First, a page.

When your dough has sufficiently risen, turn it out onto a floured surface, deflate it as much as you can, and start to knead the dough into a workable ball. You’ll need to use quite a bit of flour here to keep it from sticking to everything too much, but don’t worry about ruining the weakened-structure plan, as the inner workings of the dough are already set. When you’ve worked the ball into a smooth, recognizably bread dough-like consistency (you’ll know it when you see it), divide the mass into two equal portions and shape each into approximately round balls of dough.
Loosely cover the dough again with a towel and let rise for about 20 minutes. Then on the same floured surface, deflate each ball as before and knead each into a flattened, roughly rectangular shape. Fold each of these rectangles onto themselves hot dog style (as opposed to hamburger style- that is, along the longer vs. the shorter axis), and flatten these shapes into new, longer and narrower rectangles. Repeat this flattening and folding with each mass of dough, and this time press the folded seams together to create somewhat rounded, baguette-like forms. Lay these on a greased baking sheet and loosely cover again. Let these rise for 45 minutes to 1 1/2 hours, or until they have approximately doubled in WIDTH, rather than height or overall volume. This is where the effect of over-watering the dough will become most noticeable. It helps the dough to collapse nicely at this point if you have a slightly warm surface to set the baking sheet on, such as the top of a gas stove (the pilot light is warm enough, and if you don’t have access to this, it doesn’t matter- it only helps to speed up the process).
The loaves should at this point be 3 to 4 inches wide and about 2 inches tall. Sprinkle the top of each with a bit of flour and make a few slashes with a razor blade (or, if you don’t have one, the sharpest knife you do have), both to help keep the loaves from cracking open in the oven from too much gas build-up, and because it makes for very pleasing (and professional) looking bread. Insert the pan into a 450 degree oven and bake for 25-30 minutes, or until the bottom of the loaves sound hollow when rapped with the blunt end of a knife. It helps to develop a nicely colored crust if you splash a shot glass full of water on the bottom of the oven to create steam. This is easily the most theatrical step in the process, so enjoy it. I generally do this right when I put the bread in the oven, then once more after 10 minutes of baking (and sometimes a third time if I haven’t much else to do).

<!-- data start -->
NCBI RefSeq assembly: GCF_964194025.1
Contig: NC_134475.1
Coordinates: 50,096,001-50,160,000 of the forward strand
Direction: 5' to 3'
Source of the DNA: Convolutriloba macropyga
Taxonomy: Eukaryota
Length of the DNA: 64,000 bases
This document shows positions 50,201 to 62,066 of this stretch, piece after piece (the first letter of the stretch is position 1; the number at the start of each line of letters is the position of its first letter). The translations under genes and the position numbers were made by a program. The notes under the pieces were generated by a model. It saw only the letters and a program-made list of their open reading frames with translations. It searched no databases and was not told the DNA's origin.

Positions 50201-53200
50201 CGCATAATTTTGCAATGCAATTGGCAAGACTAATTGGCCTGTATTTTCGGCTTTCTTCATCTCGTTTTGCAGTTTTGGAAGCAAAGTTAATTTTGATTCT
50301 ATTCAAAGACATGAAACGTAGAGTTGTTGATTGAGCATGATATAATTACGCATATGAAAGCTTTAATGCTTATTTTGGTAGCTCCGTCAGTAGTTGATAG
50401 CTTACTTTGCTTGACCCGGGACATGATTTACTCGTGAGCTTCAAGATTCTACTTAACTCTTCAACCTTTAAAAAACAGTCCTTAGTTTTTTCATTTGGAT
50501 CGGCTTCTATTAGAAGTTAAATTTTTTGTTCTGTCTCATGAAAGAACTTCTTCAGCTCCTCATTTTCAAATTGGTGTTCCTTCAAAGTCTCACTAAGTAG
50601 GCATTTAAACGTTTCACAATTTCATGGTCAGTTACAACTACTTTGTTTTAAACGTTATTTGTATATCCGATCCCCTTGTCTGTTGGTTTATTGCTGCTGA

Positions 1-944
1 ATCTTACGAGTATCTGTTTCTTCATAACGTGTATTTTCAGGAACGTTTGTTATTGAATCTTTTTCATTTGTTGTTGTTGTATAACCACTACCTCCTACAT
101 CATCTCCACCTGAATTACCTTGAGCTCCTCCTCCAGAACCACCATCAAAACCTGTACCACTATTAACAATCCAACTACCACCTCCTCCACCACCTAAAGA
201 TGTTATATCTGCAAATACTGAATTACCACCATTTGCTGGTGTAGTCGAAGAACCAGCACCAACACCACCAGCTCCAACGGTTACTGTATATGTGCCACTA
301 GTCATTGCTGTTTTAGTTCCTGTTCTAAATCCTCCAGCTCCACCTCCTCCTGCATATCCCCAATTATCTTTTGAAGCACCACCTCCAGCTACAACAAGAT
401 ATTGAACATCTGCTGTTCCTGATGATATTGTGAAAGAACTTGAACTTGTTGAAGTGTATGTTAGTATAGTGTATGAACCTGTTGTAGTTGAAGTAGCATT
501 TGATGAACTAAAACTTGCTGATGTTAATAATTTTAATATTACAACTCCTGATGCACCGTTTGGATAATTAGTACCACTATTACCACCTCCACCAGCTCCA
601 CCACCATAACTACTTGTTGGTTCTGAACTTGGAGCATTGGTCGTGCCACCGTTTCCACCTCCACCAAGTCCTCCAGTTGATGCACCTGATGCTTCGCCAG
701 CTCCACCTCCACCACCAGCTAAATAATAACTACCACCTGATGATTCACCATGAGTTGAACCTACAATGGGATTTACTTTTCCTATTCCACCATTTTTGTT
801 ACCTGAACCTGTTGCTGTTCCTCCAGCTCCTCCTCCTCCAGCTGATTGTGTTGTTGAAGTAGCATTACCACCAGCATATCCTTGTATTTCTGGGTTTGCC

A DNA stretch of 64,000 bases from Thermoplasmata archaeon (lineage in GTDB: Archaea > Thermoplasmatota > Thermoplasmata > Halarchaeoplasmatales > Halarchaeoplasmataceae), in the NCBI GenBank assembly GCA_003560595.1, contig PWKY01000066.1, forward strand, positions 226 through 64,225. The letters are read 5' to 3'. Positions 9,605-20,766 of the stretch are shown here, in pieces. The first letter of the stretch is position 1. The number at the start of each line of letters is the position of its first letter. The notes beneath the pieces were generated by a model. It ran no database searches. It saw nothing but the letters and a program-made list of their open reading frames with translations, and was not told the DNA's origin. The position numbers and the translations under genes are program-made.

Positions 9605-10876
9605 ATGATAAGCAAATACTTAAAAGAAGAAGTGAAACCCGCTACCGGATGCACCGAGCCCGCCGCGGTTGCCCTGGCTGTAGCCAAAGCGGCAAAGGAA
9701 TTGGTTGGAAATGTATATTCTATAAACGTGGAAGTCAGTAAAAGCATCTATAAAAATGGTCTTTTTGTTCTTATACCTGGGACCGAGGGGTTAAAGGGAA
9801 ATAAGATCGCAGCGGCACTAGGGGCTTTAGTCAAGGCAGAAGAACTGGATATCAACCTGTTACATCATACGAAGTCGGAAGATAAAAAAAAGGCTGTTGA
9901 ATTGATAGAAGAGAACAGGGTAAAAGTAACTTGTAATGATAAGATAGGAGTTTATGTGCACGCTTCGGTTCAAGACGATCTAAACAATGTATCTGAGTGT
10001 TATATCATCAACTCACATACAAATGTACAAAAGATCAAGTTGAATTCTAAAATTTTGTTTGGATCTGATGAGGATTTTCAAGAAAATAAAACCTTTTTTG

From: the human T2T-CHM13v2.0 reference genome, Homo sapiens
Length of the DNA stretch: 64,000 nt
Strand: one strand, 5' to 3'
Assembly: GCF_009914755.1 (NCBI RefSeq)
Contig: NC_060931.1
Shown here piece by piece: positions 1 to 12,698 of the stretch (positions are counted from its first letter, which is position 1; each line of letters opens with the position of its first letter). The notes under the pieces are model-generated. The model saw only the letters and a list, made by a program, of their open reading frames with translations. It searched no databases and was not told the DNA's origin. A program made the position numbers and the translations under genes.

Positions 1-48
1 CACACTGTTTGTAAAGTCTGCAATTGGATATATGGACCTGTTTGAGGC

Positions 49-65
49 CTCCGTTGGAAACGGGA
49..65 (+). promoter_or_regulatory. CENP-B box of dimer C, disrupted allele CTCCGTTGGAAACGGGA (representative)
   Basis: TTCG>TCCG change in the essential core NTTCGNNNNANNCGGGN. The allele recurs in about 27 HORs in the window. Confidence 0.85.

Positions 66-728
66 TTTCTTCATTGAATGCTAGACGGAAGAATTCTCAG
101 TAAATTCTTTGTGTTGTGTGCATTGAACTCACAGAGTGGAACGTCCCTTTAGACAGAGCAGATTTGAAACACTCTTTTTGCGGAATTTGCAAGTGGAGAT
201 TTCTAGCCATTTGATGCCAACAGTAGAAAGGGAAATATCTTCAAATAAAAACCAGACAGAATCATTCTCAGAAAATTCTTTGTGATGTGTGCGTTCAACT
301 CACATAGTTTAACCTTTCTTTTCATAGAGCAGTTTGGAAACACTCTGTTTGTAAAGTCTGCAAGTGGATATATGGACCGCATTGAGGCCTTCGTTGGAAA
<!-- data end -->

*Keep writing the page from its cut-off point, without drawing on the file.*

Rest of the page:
When it’s finished baking, this makes for excellent sandwich bread. The taste is pleasing yet subtle enough to not overpower the flavors of your sandwich fillings, and the flat shape provides a wide and sturdy palette on which to load a preposterously large amount of delicious ingredients. In spirit, this is submarine sandwich bread, but FAR superior to the Wonder-loaves people are used to at most fast-food sandwich shops. Also, the thought of having made your own bread for a sandwich is very rewarding (and a simple way to impress people), and I assure you that no bread will taste better than that which results from your own handiwork. Part 2 to come soon.